Two senators say Huawei’s participation in a South Korean networking project raises security concerns in the United States.
Giant Chinese tech vendor Huawei Technologies continues to find itself in the middle of a global debate over cyber-security and espionage.
U.S. lawmakers this week have expressed concerns about Huawei’s deal to supply broadband equipment for a project that will build a next-generation network in Seoul, the capital of U.S.
Ally South Korea.
At the same time, England officials have provisionally cleared Huawei to run a cyber-security facility in the country, as long as the company agrees to tighter security policies.
All this came the same week that Huawei’s founder and CEO, Ren Zhengfei, said the company is no longer interested in selling telecommunications equipment in the United States, where for years lawmakers and regulators have voiced concerns that Huawei’s close ties to the Chinese government make it a security risk.
They worry that Huawei’s telecom equipment—including networking hardware like switches and routers—could include back doors that would give the Chinese government access to U.S. networks and sensitive data, and could become a launching pad for cyber-attacks.
A congressional report in October 2012 reiterated those concerns and cautioned U.S. telecoms about buying Huawei and ZTE equipment.
CEO Zhengfei and other Huawei executives said the company would continue to sell other products—from smartphones to servers and storage appliances—in the United States.
“Our go-to-market strategy in the U.S.
For the enterprise business remains unchanged, and we are fully behind our customers, partners and channels,” Jane Li, chief operating officer of Huawei Enterprise USA, told eWEEK.
In South Korea, mobile carrier LG Uplus has put Huawei on its list of equipment providers for its fourth-generation network.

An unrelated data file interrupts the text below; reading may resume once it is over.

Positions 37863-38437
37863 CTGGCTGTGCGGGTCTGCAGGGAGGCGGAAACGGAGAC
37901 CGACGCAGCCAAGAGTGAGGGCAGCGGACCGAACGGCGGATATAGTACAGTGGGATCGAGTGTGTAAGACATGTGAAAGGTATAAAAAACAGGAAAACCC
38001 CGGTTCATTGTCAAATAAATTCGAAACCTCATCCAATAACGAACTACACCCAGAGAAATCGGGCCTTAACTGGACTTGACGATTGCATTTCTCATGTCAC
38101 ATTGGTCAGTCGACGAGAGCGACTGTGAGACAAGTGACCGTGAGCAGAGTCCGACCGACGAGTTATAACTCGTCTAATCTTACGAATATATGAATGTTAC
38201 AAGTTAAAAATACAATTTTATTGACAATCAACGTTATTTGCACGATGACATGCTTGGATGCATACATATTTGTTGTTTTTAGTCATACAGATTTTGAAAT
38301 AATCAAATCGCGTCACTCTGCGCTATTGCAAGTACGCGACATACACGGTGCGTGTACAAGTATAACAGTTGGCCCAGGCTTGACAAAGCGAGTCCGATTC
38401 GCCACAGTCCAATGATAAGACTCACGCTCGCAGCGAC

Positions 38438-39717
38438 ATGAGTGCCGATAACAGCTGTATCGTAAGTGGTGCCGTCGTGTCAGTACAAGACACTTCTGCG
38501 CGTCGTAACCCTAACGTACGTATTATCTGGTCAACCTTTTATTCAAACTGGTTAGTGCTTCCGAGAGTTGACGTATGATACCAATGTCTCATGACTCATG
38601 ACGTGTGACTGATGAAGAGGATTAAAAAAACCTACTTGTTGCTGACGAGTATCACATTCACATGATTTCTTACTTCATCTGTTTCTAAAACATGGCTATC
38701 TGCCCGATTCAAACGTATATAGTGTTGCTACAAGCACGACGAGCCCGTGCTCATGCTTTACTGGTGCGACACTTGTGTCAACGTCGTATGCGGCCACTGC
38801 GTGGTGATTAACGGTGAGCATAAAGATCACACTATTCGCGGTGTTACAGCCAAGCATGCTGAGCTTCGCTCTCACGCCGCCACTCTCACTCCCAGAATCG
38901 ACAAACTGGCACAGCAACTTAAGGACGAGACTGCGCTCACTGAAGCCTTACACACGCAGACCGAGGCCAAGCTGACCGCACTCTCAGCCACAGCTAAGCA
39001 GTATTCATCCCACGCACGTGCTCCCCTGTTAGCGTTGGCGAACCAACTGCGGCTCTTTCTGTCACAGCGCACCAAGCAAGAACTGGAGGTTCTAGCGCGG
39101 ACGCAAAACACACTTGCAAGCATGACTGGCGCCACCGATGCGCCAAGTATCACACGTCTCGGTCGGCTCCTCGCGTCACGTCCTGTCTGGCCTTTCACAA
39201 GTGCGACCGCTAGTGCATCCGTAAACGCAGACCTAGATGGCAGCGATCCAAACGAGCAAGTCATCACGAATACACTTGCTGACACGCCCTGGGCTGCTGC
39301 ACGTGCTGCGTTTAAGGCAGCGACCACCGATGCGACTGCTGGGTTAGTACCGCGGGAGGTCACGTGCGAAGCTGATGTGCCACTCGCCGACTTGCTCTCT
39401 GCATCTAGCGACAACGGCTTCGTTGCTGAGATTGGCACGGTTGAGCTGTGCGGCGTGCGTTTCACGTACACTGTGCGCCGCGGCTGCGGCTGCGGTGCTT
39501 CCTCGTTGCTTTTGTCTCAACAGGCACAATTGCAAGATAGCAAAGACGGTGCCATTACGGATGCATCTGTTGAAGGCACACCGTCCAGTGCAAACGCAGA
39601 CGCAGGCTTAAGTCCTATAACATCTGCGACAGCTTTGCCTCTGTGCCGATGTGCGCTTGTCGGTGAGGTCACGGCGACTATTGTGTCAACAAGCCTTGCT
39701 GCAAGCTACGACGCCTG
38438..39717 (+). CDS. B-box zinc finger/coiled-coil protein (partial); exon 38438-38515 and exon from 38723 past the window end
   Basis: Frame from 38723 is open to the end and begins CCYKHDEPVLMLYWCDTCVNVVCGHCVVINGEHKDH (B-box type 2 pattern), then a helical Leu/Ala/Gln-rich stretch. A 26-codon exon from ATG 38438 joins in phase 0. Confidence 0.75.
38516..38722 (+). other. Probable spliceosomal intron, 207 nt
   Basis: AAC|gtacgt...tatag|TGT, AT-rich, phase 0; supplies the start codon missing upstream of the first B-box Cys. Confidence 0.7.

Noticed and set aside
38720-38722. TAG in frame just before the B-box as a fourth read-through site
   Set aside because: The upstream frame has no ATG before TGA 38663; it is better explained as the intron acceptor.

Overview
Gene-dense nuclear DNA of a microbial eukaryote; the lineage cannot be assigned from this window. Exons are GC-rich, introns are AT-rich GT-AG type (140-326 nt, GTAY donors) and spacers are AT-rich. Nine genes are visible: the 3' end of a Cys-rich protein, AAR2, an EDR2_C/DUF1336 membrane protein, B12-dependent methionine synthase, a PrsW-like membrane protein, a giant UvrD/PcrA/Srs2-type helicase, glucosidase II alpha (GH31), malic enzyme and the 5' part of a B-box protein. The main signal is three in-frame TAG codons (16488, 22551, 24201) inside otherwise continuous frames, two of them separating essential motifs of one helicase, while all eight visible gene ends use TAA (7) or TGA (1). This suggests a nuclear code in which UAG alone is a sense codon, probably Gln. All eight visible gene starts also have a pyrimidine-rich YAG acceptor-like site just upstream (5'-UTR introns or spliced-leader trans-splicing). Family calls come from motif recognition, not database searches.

The list reportedly already includes Ericsson, Samsung and Nokia. However, U.S. lawmakers are concerned about the move.
The United States has an extensive security agreement with South Korea, which currently hosts about 28,000 U.S. troops, stationed there to help protect the country against North Korea.
In a Nov. 27 letter to the Obama Administration, Sen. Robert Menendez (D-N.J.), chairman of the Senate Foreign Relations Committee, and Sen. Dianne Feinstein (D-Calif.), chairwoman of the Senate Intelligence Committee, asked the president to warn South Korean officials about the risks.
“Maintaining the integrity of telecommunications infrastructure is critical to the operational effectiveness of this important security alliance,” the lawmakers said in the letter sent to Secretary of Defense Chuck Hagel, Secretary of State John Kerry and James Clapper, Obama’s director of national intelligence, according to Reuters.
The letter also called for an “assessment of the potential threats” of Huawei’s role in South Korea.
Executives for Huawei and ZTE, as well as Chinese government officials, have denied allegations from U.S. lawmakers that the Chinese companies pose any kind of security threat to the United States.
They have argued that there are no close ties between the companies and the government, and that they would welcome scrutiny of their products.
In the wake of the senators’ letter to U.S. officials, Huawei and government officials again pushed back.
“Our gear is world-proven and trusted, connecting almost one-third of the world’s population,” Scott Sykes, a spokesman for Huawei, told Bloomberg. “The motivations of those that might groundlessly purport otherwise are puzzling.”
Chinese Foreign Ministry spokesman Hong Lei told reporters that Huawei and other Chinese companies, when operating overseas, obey the laws and regulations of those other countries.
“We hope that relevant countries can look upon the commercial activities that Huawei and other Chinese enterprises engage in abroad fairly and impartially, and refrain from politicizing this issue at every turn,” he said, according to Reuters.